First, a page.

New system at Twin Cities airport makes takeoffs and landings faster

Inside the air traffic control tower.
An air traffic controller keeps an eye on the airfield from the air traffic control tower at Minneapolis-St. Paul International Airport on Tuesday.
Evan Frost | MPR News

The Federal Aviation Administration says a new air traffic communication system will make flying in and out of Minneapolis-St. Paul International Airport safer and faster, and possibly help the environment by saving jet fuel burned by idling planes as they arrange their takeoffs.

The "Data Comm" system is rolling out across more than 50 airports across the U.S. It's been running at MSP since November, and FAA and Delta officials showed off the system at the MSP control tower Tuesday.

The system replaces an elaborate voice-based radio system that required controllers and departing flight crews to share complex and lengthy flight plans by exchanging codes and data aloud, confirming the data and fixing any errors out loud. The new system is digital and sends text-based flight instructions directly to equipment on planes and airline dispatchers.

It's a $736 million nationwide program that went into operation in 2015 and is scheduled to in place nationwide in 2019.

A board used to keep track of different flights.
Information about multiple flights sit on a board used to keep track of the status of flights arriving and departing from Minneapolis-St. Paul International Airport.
Evan Frost | MPR News

"It provides more predictability in the operations so they can get their aircraft and their passengers and their crews from point A to point B as efficiently as we can," said Jesse Wintjes, program manager for the FAA.

He offered a sample exchange of a flight clearance that took a nearly four-minute conversation between a pilot and controller to exchange and confirm. In the new system, a simple keystroke can send the same information by digital radio to an in-cockpit computer for review and confirmation by a flight crew.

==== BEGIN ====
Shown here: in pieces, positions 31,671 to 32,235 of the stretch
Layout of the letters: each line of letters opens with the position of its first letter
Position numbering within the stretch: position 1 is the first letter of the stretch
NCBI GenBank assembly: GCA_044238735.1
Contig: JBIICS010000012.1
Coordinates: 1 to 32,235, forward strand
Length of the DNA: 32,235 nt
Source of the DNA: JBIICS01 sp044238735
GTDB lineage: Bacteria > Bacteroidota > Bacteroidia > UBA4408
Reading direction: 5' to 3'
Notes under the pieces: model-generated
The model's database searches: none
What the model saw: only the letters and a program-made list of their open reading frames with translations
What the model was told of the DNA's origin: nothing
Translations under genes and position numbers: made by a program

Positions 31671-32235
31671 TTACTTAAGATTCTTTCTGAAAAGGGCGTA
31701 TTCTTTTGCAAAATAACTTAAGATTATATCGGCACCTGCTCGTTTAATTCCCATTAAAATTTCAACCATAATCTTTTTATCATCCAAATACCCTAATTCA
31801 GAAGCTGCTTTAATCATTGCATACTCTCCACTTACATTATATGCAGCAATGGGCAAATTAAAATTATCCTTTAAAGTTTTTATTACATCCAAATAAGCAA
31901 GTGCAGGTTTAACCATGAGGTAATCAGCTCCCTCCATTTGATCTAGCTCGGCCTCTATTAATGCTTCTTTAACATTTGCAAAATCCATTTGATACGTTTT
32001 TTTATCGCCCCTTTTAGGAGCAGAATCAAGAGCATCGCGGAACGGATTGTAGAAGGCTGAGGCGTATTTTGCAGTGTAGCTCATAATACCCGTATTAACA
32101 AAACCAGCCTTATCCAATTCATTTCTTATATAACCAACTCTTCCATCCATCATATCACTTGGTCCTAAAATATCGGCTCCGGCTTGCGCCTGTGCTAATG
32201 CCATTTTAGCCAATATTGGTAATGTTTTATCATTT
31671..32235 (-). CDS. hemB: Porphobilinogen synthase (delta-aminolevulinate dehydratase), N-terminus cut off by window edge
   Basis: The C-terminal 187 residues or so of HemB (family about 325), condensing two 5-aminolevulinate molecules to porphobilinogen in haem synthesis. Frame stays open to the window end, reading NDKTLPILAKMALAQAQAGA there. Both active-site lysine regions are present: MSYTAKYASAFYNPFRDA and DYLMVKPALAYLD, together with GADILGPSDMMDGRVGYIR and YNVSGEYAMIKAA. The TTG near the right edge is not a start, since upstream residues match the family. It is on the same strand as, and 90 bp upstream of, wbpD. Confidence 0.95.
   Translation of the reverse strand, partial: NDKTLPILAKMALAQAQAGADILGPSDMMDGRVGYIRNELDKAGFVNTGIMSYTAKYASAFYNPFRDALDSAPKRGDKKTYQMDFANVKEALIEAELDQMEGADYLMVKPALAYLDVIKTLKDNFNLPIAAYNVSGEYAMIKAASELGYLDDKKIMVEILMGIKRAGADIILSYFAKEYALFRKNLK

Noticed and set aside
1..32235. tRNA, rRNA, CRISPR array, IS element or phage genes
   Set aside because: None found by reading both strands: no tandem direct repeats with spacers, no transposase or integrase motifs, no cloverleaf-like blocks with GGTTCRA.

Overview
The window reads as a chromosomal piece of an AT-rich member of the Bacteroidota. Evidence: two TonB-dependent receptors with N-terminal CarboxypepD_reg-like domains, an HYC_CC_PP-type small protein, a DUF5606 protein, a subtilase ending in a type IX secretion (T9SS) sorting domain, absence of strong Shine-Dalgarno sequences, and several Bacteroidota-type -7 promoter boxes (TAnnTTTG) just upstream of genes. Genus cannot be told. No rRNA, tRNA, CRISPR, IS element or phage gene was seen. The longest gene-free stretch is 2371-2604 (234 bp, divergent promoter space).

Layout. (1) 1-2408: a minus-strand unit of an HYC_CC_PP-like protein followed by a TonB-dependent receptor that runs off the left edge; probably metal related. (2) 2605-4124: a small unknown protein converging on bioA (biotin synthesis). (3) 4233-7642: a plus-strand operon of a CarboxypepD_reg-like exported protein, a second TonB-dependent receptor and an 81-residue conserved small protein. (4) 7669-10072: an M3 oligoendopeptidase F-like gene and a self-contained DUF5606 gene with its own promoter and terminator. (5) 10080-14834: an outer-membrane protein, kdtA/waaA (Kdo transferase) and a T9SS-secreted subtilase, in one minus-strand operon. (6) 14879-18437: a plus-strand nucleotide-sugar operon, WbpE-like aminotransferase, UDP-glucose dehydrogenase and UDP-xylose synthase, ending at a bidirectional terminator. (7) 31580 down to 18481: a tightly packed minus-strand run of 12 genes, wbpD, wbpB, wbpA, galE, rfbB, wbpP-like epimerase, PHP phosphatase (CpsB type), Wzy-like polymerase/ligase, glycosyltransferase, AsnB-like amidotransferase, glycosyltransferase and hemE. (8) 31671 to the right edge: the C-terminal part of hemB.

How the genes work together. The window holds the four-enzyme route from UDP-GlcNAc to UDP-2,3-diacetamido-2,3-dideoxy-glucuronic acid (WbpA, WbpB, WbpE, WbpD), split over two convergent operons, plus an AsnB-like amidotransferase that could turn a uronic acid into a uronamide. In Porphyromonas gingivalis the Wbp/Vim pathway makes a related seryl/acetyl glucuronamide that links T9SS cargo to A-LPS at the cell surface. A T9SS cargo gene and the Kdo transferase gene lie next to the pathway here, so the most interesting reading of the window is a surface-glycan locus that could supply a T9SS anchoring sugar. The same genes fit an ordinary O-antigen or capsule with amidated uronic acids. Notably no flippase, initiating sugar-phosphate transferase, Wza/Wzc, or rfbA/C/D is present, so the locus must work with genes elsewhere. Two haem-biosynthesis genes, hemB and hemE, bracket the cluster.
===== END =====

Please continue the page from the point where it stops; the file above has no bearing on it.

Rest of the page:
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Wintjes said the system should also cut down on errors as pilots or controllers mishear audible exchanges.

Controller Sam Tomlin said that was particularly valuable when storms and other obstacles require changes in flight routes or departure procedures that impacted planes waiting to take off. "I can do that for a lot more airplanes in a smaller amount of time and do it a lot more efficiently," with the new system, he said.

The system relies mostly on software upgrades to existing technology in the MSP air traffic control tower, although not all commercial airliners have it. FAA officials said only about 11 percent of departures at the airport use the system now. The rest rely on the old audio system. The new system is also airport-based and doesn't yet include midflight control instructions for planes.

A Delta Airlines pilot demonstrates the FAA's NextGen Data Comm system.
The system eliminates the need for pilots to write down codes they receive from controllers in hopes of saving time and preventing potential errors.
Evan Frost | MPR News

Digital flight data communication is part of the FAA's so-called "NextGen" air traffic control system, which has stirred controversy in the past. That focused on plans to more narrowly track flight paths near airports — and possibly concentrate aircraft noise over certain parts of south Minneapolis, for example.

The Data Comm system doesn't do that, although airport critics say they still wonder whether the new system won't change the way pilots approach and leave MSP, to the detriment of the people living nearby.

Jim Spensely, with the South Metro Airport Action Council, said he thinks better communications will be safer and lead to fewer potential conflicts among planes coming and going at the airport.

But he says he fears the increased efficiency may also encourage "drive and dive" landings that will require more maneuvering, more engine power and more noise around the airport.

Metropolitan Airports Commission spokesman Patrick Hogan says the new system doesn't involve any of the more controversial aspects of "NextGen," and only covers communications between the tower and flight crews. "Nothing more. It won't have any impact on the environment or on noise," Hogan said.